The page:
Don Davis has been the Forum Communications Minnesota Capitol Bureau chief since 2001, covering state government and politics for two dozen newspapers in the state. Don also blogs at Capital Chatter on Areavoices.
- Member for
- 2 years 3 months
ST. PAUL - Three weeks remain in the 2007 Minnesota legislative session, and lawmakers involved in budget negotiations are beginning to find out how much they can spend. Legislative leaders said on Monday that means some of the smaller budget bills soon will head to Gov. Tim Pawlenty for his approval - which they predict - but bills big and small appear to face problems once they reach the governor's desk. The House and Senate have passed their major budget and tax bills, with conference committees now sitting down to work out differences between the two chambers.
State officials will develop new health regulations for three chemicals found in Twin Cities-area ground water under a bill the Minnesota House approved Monday. Health Department officials will determine risk levels for two chemicals once used in 3M manufacturing and recently detected in Washington and Dakota county wells. Another chemical will be studied. "Communities and cities need resolution on what is safe," bill sponsor Rep. Karla Bigham, DFL-Cottage Grove, said. "People want answers soon." The bill passed 121-12 with opponents arguing the legislation is unnecessary.
ST. PAUL - The Minnesota Legislature sent Gov.
Senators gave preliminary approval, on a 43-21 vote, Monday to a bill providing expanded rights for partners of gay Minnesotans. The measure, opposed mostly by Republicans, would give people the right to visit their domestic partners while in the hospital if the sick or injured person cannot communicate. If a person can communicate when admitted to a hospital, he can designate a domestic partner who will "have the status of the patient's next of kin."
ST. PAUL -- Minnesota voters send 201 lawmakers to St. Paul, expecting each to have a voice in how their tax money is spent, and whether to enact laws affecting them. But the spotlight now shines on about half of them, with a far brighter spotlight pointed at two lawmakers and the governor. Welcome to conference committee season in the Minnesota Legislature, a time when on the surface it appears a few lawmakers make decisions about how to spend what could be $35 billion over the next two years. It is a mysterious, controversial and often maligned process that few Minnesotans understand.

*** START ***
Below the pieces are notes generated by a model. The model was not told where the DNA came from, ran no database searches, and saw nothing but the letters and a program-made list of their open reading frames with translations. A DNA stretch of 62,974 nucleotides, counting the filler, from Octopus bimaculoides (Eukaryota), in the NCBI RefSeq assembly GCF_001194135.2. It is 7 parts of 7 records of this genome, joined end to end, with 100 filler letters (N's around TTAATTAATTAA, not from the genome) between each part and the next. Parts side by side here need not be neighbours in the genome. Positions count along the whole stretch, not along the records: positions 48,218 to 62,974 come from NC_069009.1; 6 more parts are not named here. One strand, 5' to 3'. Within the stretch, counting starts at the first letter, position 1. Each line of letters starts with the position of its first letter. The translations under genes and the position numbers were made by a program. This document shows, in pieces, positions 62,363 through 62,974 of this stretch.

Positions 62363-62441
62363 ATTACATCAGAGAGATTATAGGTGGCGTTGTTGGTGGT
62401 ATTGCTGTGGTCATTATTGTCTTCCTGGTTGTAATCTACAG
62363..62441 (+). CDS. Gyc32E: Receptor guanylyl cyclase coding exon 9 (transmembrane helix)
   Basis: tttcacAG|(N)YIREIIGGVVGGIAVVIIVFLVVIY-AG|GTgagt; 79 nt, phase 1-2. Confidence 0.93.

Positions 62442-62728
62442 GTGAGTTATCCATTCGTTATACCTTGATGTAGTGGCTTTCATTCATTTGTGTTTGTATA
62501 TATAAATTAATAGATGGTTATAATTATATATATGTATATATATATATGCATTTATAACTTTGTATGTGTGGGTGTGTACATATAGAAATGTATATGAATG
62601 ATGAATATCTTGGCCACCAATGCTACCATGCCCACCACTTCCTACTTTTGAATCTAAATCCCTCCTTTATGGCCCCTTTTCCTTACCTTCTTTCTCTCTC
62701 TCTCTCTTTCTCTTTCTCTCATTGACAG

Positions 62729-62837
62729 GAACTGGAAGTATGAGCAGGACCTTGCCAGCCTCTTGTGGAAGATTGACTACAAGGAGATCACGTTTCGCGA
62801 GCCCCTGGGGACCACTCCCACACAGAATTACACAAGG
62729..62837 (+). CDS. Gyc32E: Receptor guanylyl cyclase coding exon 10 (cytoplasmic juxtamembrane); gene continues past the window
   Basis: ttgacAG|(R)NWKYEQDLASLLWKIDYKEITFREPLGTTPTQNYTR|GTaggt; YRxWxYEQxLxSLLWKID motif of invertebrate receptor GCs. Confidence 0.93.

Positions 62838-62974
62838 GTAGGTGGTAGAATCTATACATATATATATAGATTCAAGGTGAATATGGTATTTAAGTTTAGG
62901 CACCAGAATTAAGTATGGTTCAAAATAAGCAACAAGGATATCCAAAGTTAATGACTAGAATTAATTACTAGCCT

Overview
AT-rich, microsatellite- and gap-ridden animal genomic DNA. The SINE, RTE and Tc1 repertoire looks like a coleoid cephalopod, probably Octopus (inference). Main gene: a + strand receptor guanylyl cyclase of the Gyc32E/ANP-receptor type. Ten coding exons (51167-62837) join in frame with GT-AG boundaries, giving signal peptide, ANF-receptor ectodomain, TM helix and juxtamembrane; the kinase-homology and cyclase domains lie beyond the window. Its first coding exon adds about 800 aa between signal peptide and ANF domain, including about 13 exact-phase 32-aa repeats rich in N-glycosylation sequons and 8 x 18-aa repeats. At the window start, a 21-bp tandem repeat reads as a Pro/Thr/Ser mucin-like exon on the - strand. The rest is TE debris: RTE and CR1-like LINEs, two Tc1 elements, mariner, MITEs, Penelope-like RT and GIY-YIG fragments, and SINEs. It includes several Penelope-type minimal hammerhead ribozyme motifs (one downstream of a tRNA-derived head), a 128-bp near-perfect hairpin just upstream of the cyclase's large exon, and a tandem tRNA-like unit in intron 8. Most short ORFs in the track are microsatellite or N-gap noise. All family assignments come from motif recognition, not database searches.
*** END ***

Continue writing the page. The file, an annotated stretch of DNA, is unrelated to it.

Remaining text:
The DFL-led Senate showed support Wednesday for a measure outlining the University of Minnesota's ability to use state funding for human embryonic and adult stem cell research. The bill drew preliminary approval from 36 senators, who said stem cell research is a critical tool for the university. Twenty-six senators, mostly Republicans, voted no. "Not everything should be sacrificed on the altar of research," Sen. David Hann, R-Eden Prairie, said. Republican Gov.
Minnesotans with urgent needs for a restroom would be allowed to use businesses' private facilities under a Senate-passed bill. Senators gave 52-10 preliminary approval to the "restroom access act," requiring businesses to make their restrooms available to patients of Crohn's disease, colitis, other bowel problems and medical conditions requiring immediate access to a restroom facility. A similar bill awaits a House committee vote. The bill would prevent "embarrassing accidents," bill author Sen.
House Republicans failed 83-51 Wednesday in an attempt to pass Gov. Tim Pawlenty's tax proposals. The debate set up a long one for Friday, when the full House is expected to approve raising income taxes on the richest Minnesotans to provide property tax relief. Pawlenty frequently has said he will veto a bill raising income taxes. Democrats claim his proposals would force up local property taxes. "Do you want to vote for huge property tax increases today or do you want to wait until Friday to vote for significant property tax cuts?" asked Rep.
ST. PAUL - A plan dedicating funding to outdoors and arts programs came to a screeching halt in a Minnesota Senate committee Tuesday while it got a start in the House. The mixed message left in question the future of the bill amending the state Constitution to raise the sales tax state sales tax 0.375 percent for outdoors, clean-water and arts programs.
ST. PAUL - House Democrats support retaining Minnesota's main rural economic development program and even would start a similar one aimed at farmers. A Democratic-Farmer-Laborite proposal keeps the Job Opportunity Building Zones mostly intact, except for a provision designed to stop businesses from moving from one Minnesota community to another. Republican Gov. Tim Pawlenty wanted to extend JOBZ, which gives expanding and new rural businesses a variety of tax breaks. Senators voted to kill the program. The House bill introduces a new program, FARMZ, that Rep.